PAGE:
Automated police technology has most typically been seen in our society in the forms of the red light camera, automated speed enforcements systems, and closed circuit television systems. Each system has a particular task for which it performs and in turn has enabled police officers to ignore such duties in order to focus their efforts on more pressing matters. In theory each system performs a particular task, quite efficiently and relatively cheaply, however without any remorse or discretion. Supporters of such systems argue that “if you don’t do anything wrong, then you have nothing to fear” . Opposition to automated police systems argue that “they operate without remorse or care for intent of crime” and negate a critical aspect of the relationship of law enforcement and the public, discretion . Opposition of automated systems also argue the intent of it’s use, which is solely for revenue generation it creates for local governments. Both sides, in support and opposition to automated police technology, have valid arguments and claims to it’s use in our society. Due to this, both sides have seen victory and defeat throughout our nation in the implementation and banning of such technology. In Los Angeles, supporters of automated police technology saw a huge victory when the city announced plans to double the use of such systems within the city . In the state of Indiana, the use of automated police systems was deemed immoral and solely for purpose of generating revenue with little concern for public safety . Due to such findings the use of automated police systems in the state of Indiana have been banned .
While the controversy concerning the use of this police technology continues, can promise in this police technology be seen? I absolutely believe automated police systems have an immensely beneficial use in the field of law enforcement, however the intent of local governments and law enforcement agencies needs to be regulated. Additionally, comes the concerns regarding the discretion that automated systems lack. The intent of local governments and law enforcement agencies can surely be determined and regulated far easier than the issue of automated system discretion, but there is truth and concern to be answered in both concerns. As the state of Indiana determined, if automated police systems are not primarily intended to better public safety they have no place in the field of law enforcement. For seeking to earn additional funds from our hard working society by any means necessary is immoral and unethical, two characteristics law enforcement should never encompass. This leaves the concern of discretion, or the lack thereof in relation to automated police systems. Unfortunately, this is an issue I feel not only is unsolvable with today’s technology, it is so due to the immense resources it would require. With no clear resolution to this issue we must determine if the benefits automated systems yield worth this current dilemma, one that I confidently believe will be solved in time. Automated police systems yield one important benefit that is easily overlooked by the general public in that they do not personally see such benefits. But automated police systems decrease the work load of law enforcement officers nationwide, without completely ignoring an aspect of law enforcement. Thus still addressing an issue while enabling police officers to focus efforts on issues not only more important to public safety but enabling law enforcement agencies to properly utilize their most expensive and limited resource, police officers.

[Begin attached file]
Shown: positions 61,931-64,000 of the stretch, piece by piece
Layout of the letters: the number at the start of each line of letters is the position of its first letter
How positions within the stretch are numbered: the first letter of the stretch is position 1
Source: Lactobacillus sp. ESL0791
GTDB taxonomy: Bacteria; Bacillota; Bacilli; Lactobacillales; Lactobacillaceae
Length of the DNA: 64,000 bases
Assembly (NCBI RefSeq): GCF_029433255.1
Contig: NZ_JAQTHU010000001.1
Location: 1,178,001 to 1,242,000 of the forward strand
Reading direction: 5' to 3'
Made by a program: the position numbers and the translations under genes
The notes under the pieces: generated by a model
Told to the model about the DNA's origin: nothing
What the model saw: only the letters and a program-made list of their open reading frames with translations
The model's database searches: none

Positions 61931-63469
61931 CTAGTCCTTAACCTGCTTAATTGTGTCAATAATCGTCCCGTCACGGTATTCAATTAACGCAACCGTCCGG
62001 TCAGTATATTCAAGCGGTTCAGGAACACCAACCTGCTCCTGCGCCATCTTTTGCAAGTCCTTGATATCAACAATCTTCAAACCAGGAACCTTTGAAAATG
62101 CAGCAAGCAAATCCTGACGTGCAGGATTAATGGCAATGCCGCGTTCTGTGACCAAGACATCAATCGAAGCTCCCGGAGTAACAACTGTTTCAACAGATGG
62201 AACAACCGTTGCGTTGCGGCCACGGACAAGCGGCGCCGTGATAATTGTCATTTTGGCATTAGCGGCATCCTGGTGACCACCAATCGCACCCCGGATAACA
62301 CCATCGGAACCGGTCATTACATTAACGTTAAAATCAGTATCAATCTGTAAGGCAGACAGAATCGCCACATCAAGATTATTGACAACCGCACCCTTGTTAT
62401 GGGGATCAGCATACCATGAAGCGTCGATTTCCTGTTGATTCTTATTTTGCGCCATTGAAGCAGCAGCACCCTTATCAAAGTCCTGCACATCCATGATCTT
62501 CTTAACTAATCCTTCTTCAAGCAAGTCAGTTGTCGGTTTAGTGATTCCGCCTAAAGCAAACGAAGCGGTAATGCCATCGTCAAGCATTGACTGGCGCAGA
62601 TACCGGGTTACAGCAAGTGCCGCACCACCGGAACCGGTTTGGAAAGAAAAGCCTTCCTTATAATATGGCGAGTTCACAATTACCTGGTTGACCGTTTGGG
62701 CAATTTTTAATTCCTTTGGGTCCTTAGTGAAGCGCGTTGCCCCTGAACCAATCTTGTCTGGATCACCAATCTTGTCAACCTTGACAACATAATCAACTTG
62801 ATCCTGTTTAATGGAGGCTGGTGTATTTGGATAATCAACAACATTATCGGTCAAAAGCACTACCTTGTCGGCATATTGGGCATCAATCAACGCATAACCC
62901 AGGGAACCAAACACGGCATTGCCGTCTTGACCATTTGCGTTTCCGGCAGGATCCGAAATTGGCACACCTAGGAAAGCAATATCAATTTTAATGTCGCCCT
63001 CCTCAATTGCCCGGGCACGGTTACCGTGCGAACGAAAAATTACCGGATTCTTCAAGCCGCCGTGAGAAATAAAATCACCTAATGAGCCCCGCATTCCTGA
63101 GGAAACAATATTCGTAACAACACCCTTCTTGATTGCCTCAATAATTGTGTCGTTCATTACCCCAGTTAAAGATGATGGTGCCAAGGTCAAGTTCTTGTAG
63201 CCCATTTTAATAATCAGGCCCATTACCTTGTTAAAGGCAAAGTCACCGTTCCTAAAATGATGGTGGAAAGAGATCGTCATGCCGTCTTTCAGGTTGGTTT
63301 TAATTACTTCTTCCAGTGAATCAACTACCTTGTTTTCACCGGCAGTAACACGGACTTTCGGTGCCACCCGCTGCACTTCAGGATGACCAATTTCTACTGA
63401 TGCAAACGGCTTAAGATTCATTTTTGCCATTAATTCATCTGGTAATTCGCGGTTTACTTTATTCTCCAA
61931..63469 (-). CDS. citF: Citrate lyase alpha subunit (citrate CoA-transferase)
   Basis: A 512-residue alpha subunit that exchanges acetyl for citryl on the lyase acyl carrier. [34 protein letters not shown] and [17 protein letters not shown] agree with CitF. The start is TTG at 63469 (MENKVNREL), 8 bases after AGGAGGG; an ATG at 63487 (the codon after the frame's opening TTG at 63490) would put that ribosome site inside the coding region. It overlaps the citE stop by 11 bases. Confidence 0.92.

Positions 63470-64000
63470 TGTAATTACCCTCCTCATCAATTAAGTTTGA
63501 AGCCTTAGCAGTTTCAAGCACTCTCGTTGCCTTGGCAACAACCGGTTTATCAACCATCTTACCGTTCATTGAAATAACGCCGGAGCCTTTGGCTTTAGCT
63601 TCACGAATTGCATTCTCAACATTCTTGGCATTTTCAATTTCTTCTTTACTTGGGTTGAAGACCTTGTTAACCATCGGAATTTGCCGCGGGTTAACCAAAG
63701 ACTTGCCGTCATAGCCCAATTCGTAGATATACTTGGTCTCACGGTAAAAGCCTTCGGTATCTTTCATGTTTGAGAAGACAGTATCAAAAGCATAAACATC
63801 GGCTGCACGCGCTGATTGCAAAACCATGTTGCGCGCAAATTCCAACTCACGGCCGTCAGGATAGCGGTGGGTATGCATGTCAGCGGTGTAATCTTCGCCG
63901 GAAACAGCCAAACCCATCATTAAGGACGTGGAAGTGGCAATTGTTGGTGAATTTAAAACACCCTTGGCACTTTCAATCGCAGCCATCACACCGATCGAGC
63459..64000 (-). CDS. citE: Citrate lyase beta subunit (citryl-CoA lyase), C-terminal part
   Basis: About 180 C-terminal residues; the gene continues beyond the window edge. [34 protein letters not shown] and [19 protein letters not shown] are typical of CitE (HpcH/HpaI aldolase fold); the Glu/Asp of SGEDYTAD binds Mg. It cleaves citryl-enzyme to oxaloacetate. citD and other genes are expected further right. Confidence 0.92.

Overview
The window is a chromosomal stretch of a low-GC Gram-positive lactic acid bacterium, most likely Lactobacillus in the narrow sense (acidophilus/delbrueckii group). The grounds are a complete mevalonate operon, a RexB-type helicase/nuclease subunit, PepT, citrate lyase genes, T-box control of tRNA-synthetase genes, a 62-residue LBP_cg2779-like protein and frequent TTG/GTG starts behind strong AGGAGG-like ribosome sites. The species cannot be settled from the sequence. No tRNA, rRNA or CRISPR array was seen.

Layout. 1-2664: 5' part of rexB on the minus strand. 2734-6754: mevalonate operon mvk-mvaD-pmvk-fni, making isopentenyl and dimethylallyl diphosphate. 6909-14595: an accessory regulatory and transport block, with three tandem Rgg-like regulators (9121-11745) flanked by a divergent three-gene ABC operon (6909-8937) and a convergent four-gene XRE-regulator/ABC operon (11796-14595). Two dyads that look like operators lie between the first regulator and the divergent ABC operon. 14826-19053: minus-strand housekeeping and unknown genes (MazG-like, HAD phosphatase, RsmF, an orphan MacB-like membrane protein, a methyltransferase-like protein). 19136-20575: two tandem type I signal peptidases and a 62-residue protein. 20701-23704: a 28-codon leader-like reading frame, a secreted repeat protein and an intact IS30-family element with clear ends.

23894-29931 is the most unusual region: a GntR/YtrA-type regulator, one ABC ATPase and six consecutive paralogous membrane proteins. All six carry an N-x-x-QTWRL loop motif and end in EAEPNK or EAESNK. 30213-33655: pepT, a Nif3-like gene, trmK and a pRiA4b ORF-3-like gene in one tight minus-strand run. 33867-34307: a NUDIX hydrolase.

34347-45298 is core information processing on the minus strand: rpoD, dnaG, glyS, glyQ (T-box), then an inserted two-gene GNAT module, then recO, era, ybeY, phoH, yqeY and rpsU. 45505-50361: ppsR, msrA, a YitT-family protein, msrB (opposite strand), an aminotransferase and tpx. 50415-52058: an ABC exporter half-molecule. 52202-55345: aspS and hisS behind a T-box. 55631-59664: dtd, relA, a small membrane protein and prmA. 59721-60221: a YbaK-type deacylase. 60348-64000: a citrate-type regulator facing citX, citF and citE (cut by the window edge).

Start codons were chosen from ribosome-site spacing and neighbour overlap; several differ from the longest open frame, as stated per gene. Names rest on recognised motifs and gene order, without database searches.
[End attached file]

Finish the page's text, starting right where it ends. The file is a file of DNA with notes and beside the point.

Automated police technology is surely not a perfected resource available to our law enforcement agencies, but it does show promise and is an amazing advancement within the field of criminal justice. Time has proven that rarely has technological advancements been met with completely “open arms”, but being tried and tested will work out the problems and focus upon the benefits. With today’s economy and our changing society, automated police technology has a role that I feel not only will stay but will grow as the number of police officers is limited by lack of available resources and our nation grows. Criminal justice is an ever evolving entity and as can be seen today, one that needs to evolve to encompass the newest technological advancement of automated police systems.